Remember the outrageous U.S. Supreme Court decision that upheld the taking of private property for private use? South Carolina legislative leaders vowed to make sure that can never happen in our state. Charleston Sen. Chip Campsen drafted the Senate-approved constitutional amendment for the November ballot that would provide the needed protection. Unfortunately, there's the potential that the House this week will play the role of spoiler.
The way it looks to Sen. Campsen, some House members are trying to replace a "sure winner with a sure loser" when it comes to eminent domain legislation. His proposed constitutional amendment is clean and simple. Private property could only be taken only for public use. Period. That would eliminate the possibility it could be taken for the far more vague "public benefit" that was a key factor in the Connecticut case decided by the Supreme Court. In that instance, economic development by private interests was construed to meet that state's "public benefit" test.
Actually, the South Carolina Supreme Court has consistently held that eminent domain may only be allowed for a public use. But as Sen. Campsen and others have noted, the high court's views could change with new members. The court's strict guidelines should be written into the constitution.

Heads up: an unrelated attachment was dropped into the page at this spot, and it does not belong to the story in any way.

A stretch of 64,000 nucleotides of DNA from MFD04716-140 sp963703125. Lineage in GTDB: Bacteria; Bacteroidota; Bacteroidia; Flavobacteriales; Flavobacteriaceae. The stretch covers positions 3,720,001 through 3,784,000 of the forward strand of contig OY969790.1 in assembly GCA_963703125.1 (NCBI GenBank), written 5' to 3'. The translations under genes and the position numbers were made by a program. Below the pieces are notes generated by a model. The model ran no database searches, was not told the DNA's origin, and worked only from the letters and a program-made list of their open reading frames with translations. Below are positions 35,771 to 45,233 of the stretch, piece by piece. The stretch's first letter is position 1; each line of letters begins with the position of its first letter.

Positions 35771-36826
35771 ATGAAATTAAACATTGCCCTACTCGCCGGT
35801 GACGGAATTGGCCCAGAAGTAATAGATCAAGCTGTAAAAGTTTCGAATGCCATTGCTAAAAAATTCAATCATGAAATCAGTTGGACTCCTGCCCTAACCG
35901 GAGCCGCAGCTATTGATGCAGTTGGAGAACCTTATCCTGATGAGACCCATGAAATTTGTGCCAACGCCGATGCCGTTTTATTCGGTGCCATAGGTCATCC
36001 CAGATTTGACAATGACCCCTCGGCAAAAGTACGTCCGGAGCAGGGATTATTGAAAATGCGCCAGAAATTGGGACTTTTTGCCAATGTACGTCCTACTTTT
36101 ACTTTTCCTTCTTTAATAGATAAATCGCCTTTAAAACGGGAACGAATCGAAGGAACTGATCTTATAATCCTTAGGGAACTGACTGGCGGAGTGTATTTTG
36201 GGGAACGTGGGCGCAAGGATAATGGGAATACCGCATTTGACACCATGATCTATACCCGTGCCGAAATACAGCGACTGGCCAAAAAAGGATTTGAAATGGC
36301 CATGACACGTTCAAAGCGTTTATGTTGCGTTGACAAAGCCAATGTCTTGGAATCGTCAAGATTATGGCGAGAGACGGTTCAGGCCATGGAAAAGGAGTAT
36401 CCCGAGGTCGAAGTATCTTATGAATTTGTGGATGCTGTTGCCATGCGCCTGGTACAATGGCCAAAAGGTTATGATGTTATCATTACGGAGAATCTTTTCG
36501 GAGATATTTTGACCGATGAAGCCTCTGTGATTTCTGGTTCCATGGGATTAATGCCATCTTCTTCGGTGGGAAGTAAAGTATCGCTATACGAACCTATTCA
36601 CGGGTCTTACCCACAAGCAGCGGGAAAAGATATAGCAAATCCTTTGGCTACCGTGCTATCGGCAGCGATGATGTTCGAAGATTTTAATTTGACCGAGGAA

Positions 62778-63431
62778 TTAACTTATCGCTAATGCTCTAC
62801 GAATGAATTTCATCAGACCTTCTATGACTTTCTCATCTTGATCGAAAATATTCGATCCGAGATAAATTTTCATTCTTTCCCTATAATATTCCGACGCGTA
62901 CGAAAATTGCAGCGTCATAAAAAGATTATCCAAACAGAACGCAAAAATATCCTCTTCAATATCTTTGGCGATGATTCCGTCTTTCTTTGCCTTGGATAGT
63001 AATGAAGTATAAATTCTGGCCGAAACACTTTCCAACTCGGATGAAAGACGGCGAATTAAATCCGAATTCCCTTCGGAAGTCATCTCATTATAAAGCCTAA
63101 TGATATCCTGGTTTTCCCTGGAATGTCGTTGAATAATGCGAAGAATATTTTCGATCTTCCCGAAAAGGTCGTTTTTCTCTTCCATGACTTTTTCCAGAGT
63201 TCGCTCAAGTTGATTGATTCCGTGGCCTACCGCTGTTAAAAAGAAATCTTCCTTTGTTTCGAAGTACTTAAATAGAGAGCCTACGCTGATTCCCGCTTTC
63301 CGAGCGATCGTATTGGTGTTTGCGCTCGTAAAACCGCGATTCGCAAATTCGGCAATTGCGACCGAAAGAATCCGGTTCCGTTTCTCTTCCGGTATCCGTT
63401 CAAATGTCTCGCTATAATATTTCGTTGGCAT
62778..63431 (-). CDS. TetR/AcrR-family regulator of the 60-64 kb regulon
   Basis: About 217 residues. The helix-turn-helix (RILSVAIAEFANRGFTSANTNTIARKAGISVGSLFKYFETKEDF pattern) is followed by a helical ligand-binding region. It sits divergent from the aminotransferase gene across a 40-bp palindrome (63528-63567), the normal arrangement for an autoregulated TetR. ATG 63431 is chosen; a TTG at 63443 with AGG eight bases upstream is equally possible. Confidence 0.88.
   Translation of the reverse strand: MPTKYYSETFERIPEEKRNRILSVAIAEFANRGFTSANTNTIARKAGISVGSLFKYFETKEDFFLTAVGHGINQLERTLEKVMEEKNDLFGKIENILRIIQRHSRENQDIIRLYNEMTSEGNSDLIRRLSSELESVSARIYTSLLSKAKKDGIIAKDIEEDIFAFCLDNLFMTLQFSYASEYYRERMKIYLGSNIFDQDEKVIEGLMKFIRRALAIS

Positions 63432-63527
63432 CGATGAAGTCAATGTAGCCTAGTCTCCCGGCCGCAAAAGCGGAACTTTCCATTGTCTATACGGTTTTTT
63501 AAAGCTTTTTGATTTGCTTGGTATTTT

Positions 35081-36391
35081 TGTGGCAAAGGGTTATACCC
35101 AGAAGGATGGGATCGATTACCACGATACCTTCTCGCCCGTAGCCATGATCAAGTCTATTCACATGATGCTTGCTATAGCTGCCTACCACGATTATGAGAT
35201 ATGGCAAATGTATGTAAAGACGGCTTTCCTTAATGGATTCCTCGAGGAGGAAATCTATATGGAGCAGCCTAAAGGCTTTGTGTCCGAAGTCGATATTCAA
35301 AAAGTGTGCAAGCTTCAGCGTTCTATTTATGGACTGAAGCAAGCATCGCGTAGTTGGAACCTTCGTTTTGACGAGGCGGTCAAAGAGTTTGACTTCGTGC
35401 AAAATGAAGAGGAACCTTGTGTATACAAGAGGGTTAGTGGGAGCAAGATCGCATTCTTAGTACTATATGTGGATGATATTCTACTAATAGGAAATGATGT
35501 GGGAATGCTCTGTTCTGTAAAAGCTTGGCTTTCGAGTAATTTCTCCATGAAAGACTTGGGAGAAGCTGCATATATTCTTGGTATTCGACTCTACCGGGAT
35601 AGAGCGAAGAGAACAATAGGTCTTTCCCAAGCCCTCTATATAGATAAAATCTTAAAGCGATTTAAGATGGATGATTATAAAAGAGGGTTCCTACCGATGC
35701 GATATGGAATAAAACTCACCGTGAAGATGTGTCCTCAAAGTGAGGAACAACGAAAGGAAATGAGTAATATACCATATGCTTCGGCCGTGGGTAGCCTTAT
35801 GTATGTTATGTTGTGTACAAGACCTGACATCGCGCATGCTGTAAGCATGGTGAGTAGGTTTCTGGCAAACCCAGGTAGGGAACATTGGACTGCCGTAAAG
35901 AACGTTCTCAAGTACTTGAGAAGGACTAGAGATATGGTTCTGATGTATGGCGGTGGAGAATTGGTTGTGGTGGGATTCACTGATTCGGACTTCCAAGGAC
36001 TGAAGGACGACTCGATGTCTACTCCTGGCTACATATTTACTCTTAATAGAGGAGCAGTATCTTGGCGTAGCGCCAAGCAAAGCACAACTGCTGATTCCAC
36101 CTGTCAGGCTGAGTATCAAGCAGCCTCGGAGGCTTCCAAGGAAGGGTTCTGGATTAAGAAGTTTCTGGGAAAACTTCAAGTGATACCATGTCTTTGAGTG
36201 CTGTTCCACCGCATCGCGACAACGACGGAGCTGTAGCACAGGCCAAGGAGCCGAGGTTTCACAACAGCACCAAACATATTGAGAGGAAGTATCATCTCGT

The House doubtless agrees with that. But it has written its own eminent domain bill that now includes an unexpected, highly controversial provision dealing with the compensation of property owners for regulatory reductions in land use.
Charleston Rep. Ben Hagood joins Sen. Campsen in his concern that the provision will sink the eminent domain amendment. He is concerned that the land use provision could "severely jeopardize" the ability of local government to enact appropriate land use regulations that could, for example, "protect historic resources and our quality of life."
The lawmaker emphasized that he isn't opposed to looking at the land use compensation issue. But, he said, "It's a separate issue that needs to be looked at carefully."
Sen. Campsen is among those who have spent months looking carefully at the eminent domain issue. His legislative package includes the creation of a study committee that would evaluate which of the 53 public agencies that have the power of eminent domain should retain that power.
When it comes to eminent domain, the House should stick to the issue and give voters a clear-cut constitutional amendment that severely limits government's right to condemn private property. To jeopardize its passage with what Rep. Hagood calls "a Christmas tree bill" would do private property owners a grave disservice.
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